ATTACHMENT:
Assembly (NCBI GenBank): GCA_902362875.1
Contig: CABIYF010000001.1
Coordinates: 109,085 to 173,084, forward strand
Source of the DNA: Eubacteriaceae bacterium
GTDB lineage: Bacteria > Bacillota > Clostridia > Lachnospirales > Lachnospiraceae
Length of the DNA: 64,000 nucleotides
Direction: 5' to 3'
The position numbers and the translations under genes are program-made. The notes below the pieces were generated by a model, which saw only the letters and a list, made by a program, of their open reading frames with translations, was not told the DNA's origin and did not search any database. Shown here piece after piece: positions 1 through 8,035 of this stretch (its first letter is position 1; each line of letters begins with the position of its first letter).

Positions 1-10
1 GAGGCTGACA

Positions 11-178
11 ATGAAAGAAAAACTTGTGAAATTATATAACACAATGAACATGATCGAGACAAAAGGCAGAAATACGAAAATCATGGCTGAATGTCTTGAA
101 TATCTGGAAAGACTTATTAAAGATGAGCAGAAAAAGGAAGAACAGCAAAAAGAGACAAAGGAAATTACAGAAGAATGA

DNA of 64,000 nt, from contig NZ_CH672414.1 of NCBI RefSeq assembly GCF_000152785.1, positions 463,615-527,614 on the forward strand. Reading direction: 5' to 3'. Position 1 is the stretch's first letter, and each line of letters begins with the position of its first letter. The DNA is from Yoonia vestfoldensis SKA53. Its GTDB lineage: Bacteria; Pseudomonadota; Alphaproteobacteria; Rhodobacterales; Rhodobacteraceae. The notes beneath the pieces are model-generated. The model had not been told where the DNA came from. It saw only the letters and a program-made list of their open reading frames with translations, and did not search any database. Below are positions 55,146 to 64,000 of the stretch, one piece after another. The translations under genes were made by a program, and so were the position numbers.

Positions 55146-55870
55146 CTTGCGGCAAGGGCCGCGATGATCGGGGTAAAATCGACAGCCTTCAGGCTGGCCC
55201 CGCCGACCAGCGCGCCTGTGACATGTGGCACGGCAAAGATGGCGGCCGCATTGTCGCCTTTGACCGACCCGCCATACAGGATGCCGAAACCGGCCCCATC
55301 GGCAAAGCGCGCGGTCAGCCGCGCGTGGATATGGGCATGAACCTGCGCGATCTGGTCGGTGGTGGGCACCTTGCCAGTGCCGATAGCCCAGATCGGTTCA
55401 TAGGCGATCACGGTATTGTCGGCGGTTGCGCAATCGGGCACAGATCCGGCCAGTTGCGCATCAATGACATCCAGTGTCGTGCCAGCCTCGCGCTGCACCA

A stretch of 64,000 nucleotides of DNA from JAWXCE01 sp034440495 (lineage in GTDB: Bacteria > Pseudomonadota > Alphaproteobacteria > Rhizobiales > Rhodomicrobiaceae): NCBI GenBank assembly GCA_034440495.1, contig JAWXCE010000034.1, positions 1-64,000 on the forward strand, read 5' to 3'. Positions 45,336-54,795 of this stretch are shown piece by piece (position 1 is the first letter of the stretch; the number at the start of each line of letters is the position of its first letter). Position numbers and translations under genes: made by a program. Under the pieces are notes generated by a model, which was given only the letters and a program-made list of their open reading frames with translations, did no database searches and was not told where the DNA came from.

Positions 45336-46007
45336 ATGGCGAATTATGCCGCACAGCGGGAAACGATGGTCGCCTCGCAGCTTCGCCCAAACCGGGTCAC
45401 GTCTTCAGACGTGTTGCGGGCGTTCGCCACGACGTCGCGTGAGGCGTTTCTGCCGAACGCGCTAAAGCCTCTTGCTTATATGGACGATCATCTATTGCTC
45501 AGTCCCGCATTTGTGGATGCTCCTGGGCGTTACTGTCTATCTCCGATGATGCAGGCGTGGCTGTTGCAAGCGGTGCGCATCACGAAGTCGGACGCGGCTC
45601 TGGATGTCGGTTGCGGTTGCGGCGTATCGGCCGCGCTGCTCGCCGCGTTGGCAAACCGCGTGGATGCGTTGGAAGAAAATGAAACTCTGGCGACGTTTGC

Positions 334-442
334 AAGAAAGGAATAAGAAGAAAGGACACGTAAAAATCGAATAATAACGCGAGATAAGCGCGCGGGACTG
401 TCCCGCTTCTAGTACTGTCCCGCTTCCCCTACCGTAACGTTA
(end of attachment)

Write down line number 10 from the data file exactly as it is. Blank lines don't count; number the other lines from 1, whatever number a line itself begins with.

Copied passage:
1 GAGGCTGACA